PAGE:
Markets

What does ABARES’ crystal ball see ahead for grain prices?

Grain Central, March 7, 2017

Each year the Federal Government’s official commodity forecaster releases production and price forecasts for Australia’s key agricultural conferences.

Here’s a snapshot of what ABARES sees ahead for wheat, barley, sorghum, canola and cotton.

(If you’ve got a bit more time you can read the full comprehensive report on ABARES’s website here)

 

Wheat

  • World wheat prices are projected to remain low in the short to medium term
  • Abundant world supplies and competition from other feed grains on the global market keeping prices lower.
  • World production of wheat is forecast to decline in 2017–18 but increase in the medium term as average yields return to historical trends.
  • World wheat consumption is projected to grow from 735 million tonnes in 2016-17 to 762 million tonnes in 2021-22 – Driven largely by increases in Asia
  • By 2021-22, China is projected to hold 45pc of world wheat stocks
  • Australian wheat production to fall from 35 million tonnes in 2016-17 to 24 million tonnes in 2017-18
  • In medium term, production expected to remain around 25 million tonnes in 2021-22
  • Wheat export shipments in 2017-18 to fall by 8pc to 21 million tonnes (down from 23 million tonnes in 2016-17)

 

Coarse Grains

 

  • World coarse grain indicator prices are forecast to remain historically low in 2017–18 and over the medium term, reflecting abundant world grain stocks.
  • The 2017–18 world coarse grain indicator price (US no. 2 yellow corn, fob Gulf) is forecast to be US$157 a tonne, largely unchanged from the average price in 2016–17.
  • The world indicator price for barley (France feed barley, fob Rouen) is forecast to average 1 per cent higher in 2017–18 at US$155 a tonne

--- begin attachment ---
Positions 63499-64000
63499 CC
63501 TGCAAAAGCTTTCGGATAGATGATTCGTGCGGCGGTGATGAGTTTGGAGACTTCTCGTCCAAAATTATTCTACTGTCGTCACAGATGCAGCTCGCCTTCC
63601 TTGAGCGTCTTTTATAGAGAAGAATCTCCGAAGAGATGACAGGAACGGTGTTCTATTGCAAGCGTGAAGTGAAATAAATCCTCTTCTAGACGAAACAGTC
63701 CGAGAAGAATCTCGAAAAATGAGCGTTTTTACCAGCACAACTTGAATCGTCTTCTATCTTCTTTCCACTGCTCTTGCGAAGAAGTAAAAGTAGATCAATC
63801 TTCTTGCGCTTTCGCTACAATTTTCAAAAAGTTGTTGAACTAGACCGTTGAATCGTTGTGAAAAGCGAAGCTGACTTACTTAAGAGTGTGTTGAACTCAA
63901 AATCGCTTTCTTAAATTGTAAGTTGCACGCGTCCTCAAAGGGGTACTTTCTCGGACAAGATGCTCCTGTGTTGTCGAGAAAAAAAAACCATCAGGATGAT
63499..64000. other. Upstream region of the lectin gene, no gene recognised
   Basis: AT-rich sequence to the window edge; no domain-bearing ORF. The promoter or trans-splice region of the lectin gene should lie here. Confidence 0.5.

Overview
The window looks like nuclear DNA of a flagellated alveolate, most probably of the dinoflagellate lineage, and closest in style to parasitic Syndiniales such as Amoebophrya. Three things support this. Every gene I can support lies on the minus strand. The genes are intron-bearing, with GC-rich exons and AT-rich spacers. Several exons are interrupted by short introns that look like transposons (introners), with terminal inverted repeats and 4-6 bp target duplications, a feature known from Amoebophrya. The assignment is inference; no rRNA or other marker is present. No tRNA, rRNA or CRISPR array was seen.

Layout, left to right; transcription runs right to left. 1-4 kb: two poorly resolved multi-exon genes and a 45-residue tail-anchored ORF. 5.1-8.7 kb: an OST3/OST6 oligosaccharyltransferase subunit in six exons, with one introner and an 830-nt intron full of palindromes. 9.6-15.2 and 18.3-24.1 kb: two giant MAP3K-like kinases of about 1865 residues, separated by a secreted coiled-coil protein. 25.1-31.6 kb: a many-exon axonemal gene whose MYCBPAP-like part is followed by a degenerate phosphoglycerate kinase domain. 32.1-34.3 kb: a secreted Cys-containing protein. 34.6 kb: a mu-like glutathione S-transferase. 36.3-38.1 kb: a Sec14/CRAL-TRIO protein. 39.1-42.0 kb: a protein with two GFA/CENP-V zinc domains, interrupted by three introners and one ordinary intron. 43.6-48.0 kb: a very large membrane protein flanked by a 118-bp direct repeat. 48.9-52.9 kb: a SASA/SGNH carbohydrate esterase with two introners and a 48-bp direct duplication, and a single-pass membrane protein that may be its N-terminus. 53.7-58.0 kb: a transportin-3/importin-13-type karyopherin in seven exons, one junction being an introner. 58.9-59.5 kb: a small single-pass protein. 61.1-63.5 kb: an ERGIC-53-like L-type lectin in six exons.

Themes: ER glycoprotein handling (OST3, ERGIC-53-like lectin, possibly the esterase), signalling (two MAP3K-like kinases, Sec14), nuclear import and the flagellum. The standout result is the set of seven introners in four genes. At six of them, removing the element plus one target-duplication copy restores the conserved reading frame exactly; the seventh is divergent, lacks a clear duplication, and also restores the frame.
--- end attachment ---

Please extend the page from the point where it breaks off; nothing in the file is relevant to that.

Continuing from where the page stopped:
• Consecutive years of increasing production have resulted in record world stock levels.
  • Australian coarse grain production and exports are forecast to fall in 2017–18 but to increase over the medium term.
  • Australian barley production in 2017-18 to fall 37pc to around 8.5 million tonnes, reflecting return to average yields
  • Area planted to grain sorghum in Australia to increase from 441,000 hectares un 2016-17 to 631,000ha in 2017-18, boosted by Qld ethanol mandate introduced in Jan 2017
  • World demand for coarse grains for livestock feed in developing countries expected to be main source of growth in next five years

 

Oilseeds

In contrast with wheat and barley, Australian canola prices have risen compared with March 2016

 

  • World oilseed indicator price is forecast to average lower in 2017–18, reflecting abundant stocks at the beginning of the year and another year of good harvests in major exporting countries.
  • Prices to 2021–22 are projected to fall because of a continuation of strong yield gains and area expansion in South America.
  • Australian canola plantings are forecast to rise in 2017–18, reflecting better returns to producers compared with other cropping alternatives.
  • In contrast with wheat and barley, Australian canola prices have risen compared with March 2016
  • Area planted will hinge on timing of rainfall in Autumn

Cotton

  • World cotton prices are forecast to increase over the short term as a result of world cotton consumption exceeding production.
  • In 2021–22 world cotton prices are projected to average around US80 cents a pound (in 2016–17 dollars), reflecting continued growth in world consumption driven by strong demand from non-OECD apparel-producing countries.
  • Returns to Australian cotton growers are projected to rise to average $592 a bale (in 2016–17 dollars) in 2021–22, reflecting higher world prices
  • Cotton exports from Australia are projected to increase to around 1 million tonnes in 2021–22 from a forecast 774,000 tonnes in 2016–17.

 

Source: ABARES. To read full report click here

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